This blog provides a meeting point for the community of researchers interested in understanding and examining the social and cultural context of developments associated with the discovery and application of the knowledge and technology linked to genetics and breast cancer. The identification of two inherited susceptibility genes BRCA1 and BRCA2 in the mid 1990’s associated with an increased risk of breast cancer and the translation of this discovery into clinical practice has been one of the most high profile events of recent rapid developments in the field of genetic knowledge. This knowledge and associated genetic testing and risk assessment techniques are being incorporated into different medical health care arenas across a global terrain of transnational research and medical practice that is expanding and diversifying.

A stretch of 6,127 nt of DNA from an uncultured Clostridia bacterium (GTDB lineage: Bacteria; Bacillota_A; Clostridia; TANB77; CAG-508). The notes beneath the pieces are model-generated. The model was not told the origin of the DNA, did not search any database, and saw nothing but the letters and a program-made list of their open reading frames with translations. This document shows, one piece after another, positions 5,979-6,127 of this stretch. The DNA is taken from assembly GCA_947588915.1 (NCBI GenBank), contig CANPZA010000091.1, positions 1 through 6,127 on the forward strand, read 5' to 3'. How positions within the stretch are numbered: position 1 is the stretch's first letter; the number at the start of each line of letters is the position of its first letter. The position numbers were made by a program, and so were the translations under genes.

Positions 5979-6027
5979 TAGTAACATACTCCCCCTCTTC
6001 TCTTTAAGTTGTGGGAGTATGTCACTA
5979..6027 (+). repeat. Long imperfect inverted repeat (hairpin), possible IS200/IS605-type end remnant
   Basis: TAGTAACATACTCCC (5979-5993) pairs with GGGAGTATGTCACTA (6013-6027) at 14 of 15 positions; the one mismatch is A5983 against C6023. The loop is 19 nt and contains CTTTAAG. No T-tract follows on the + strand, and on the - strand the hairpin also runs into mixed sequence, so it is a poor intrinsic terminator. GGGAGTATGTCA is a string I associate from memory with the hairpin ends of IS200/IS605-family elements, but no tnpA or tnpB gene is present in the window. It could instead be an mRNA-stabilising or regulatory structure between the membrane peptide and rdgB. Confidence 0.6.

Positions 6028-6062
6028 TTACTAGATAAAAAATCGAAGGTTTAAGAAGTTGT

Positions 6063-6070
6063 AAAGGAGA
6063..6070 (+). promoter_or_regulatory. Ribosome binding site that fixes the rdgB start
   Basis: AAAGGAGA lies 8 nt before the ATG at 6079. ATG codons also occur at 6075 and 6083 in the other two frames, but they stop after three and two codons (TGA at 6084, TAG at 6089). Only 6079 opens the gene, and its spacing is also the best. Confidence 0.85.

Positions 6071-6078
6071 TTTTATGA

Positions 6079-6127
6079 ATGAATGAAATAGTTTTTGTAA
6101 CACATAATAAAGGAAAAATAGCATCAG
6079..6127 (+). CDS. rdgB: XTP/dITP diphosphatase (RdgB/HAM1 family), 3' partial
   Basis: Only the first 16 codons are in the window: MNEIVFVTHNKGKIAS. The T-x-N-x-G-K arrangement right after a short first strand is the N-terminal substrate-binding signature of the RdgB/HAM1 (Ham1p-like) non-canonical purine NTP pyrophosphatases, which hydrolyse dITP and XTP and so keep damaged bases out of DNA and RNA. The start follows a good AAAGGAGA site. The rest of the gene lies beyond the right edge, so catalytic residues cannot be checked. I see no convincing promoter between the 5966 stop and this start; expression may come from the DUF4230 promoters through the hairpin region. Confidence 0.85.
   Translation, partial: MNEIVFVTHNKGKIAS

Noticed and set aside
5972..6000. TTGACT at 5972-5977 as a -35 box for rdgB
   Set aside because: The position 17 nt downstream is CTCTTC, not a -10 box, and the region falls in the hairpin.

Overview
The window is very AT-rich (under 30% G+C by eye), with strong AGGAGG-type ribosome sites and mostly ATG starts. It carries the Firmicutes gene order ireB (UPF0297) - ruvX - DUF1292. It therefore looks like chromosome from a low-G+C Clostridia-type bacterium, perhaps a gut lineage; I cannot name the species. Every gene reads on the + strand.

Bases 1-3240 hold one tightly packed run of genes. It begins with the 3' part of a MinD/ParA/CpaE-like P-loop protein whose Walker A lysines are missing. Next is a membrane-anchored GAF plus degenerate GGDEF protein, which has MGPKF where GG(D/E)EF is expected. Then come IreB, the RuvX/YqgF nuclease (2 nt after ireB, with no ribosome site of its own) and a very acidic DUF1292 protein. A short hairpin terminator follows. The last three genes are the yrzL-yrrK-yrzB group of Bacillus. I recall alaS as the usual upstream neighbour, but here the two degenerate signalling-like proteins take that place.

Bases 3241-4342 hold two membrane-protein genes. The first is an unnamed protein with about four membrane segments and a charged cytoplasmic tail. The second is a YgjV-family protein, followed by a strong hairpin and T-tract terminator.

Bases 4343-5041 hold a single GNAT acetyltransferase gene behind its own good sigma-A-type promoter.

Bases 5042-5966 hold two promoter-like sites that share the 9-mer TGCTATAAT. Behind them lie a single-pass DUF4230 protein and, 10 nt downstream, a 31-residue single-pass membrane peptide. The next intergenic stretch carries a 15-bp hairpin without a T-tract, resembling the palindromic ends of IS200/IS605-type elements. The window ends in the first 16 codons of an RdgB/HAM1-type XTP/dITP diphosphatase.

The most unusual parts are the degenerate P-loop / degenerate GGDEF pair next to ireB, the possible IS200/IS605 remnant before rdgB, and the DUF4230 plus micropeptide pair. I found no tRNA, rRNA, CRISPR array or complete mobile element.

We are anthropologists, sociologists, political scientists, historians and medical sociologists. As a group we are interested in the enormous range of socio-political issues that come up in the context of BRCA-related research, including: the impact of biotechnological developments on contemporary medical practices; the interrelation of subjectivities, medicalpractices and socio-political rationalities; the local connections between genetics, medicine and women’s health; global and local research developments in the field of BRCA; and the ontological andepistemological ‘being’ of the breast cancer genes. We enjoy the challenge of working closely across different disciplinary backgrounds (from different national systems)and wellcome the opportunity to expand these conversations.